How much space do you need to move around?
Tiles, grout lines and andamento are the three main ingredients for the success of an artistic mosaic (I talk about it more generally in this article). Among these, the escape deserves a couple of reflections because its role is not so banal and obvious.
First of all, the grout line is the space between one tile and another. It is physiological and necessary. As with any covering (imagine a tiled floor), it is that buffer that allows the material to make those micro-movements, which otherwise would lead to cracks or breaks. It allows a kind of elasticity and the expansion and the contraction of the materials; you can imagine it as the cartilage present in our joints and when it is not there, they are pains!
Different kind of mosaic surfaces.
In addition to this function, it allows the mosaic to fully adapt to the support surface. Of course, on a perfectly straight wall or panel, the problem is relative. But let’s imagine we have to cover a dome, a column or a statue. Some empty space is needed between one tile and another to allow the material to adhere to the curves.
In short: like people, you need space around them to be able to move, the same goes for the tiles of a mosaic. How difficult is it to get to the exit on a crowded subway?
Now the question is: how much empty space do we need to be able to move? Should we imagine ourselves as desert nomads, or commuters in a crowded train?
Two schools of thought
Let’s focus on the artistic mosaic. Here I identify two schools of thought: the first tends to cancel the flight, considering it a nuisance. The second enhances it by considering it an integral part of the mosaic development.
For the first way of thinking, the sides of the tiles must always be parallel to each other and the space is reduced to a minimum. The advantages of this approach are two:
1. There is continuity in the tonal passages of the colors of the tiles, because they are not interrupted by the color of the grout line.
2. Reading the reproduced image is made easier. In fact, the regular cut of the tiles and their orderly arrangement highlight the andamento that allow us to correctly interpret the mosaic.
My interpretation of a portrait of L. Freud, during my studies at the Scuola Mosaicisti del Friuli.
Often this way of working is used when the subject is a portrait and the aim is to achieve a result close to photorealism. These achievements are very difficult because you need a great technique and ability to cut the tiles. Sometimes, in addition to using the hammer, to cut the material, it is necessary to use a grinding wheel to smooth the edges of the tiles to make them fit together perfectly.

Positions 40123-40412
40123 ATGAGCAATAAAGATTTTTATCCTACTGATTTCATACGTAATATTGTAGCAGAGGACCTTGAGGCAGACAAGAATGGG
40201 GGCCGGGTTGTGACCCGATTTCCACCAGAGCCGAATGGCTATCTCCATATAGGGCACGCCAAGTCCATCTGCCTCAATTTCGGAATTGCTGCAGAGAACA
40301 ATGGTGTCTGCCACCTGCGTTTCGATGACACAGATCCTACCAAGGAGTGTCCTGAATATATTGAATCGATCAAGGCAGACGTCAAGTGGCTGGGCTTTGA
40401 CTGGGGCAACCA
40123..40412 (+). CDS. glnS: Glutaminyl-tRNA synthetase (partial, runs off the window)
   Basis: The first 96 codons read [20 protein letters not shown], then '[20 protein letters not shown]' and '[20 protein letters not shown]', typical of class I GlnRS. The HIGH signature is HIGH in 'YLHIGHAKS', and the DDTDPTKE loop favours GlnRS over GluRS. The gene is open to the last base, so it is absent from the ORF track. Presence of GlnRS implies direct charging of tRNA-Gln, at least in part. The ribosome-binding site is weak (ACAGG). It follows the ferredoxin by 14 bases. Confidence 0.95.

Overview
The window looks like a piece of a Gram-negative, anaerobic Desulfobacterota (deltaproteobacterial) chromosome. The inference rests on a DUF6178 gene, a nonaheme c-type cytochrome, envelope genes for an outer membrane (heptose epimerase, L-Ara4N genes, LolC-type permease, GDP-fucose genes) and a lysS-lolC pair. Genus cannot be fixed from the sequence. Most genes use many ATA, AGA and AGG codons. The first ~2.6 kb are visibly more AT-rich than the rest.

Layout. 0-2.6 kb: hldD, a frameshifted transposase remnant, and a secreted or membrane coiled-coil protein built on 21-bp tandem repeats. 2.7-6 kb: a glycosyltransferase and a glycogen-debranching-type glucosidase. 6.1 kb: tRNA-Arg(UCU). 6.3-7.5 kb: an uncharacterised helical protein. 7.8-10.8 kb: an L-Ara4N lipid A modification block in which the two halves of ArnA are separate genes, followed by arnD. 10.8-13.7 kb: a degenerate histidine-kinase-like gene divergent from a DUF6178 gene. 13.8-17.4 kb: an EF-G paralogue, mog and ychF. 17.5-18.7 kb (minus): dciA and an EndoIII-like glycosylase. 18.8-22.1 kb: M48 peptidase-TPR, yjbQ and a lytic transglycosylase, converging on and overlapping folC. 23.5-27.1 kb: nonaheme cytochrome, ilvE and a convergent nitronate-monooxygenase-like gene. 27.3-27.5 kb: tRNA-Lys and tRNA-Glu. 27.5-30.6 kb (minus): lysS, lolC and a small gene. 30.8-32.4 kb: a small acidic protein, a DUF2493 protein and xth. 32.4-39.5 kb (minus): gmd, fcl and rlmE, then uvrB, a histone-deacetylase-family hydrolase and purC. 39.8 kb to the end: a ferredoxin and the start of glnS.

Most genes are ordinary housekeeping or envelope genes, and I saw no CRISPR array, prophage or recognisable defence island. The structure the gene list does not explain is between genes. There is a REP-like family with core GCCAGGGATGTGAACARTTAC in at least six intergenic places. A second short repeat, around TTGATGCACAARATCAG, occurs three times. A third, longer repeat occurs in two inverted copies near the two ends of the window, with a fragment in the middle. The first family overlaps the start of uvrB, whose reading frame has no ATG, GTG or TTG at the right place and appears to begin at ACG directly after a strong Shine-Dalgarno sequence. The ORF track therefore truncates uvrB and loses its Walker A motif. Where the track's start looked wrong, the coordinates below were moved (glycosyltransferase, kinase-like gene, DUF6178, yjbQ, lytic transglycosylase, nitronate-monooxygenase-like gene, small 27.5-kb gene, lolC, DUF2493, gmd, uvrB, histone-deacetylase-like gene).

The grout line as "differently full"
The other current of thought is the opposite: it considers the fugue as an integral part of the mosaic and is not afraid if it is highlighted, quite the contrary. In this case, the space between one tile and another is not seen as a disturbing element, or empty space. Rather, the escape is to be understood as a “differently full“. And this is my position.
To better understand this concept, let’s imagine we need to make a row of tiles. These can be arranged on a regular basis (first school of thought) but if we try to rotate a tile or two, perhaps adapting their dimensions a little, a magic happens: the space we dedicated to the grout line before, is redistributed in a different way and , as in music we have more or less long pauses between one note and another, here the same happens. We can start talking about the rhythm of the composition. Here the escape, from a disturbing element or a purely mechanical function, becomes something active: it is a differently full space.
This way of working has two advantages:
1. Aesthetic: the wider spaces between tiles allow the insertion of third colors that enrich the color mixture, making it vibrate more.
2. Practical: it allows a faster execution, because it is possible to cut all the material in advance and then spread it out at a later time.
Detail of one of my works. The arrangement of the tiles is highlighted, leaving ample room for grout lines.
Another important aspect is that, in this way, andamento tend to disappear, to be implied because they are no longer followed to the letter. The andamento lines are continuously interrupted by the insertion of tiles.
Here we begin to work on the delicate balance between chaos and order (I’m talking about it here). Here I am at ease and here I find a sense of my work.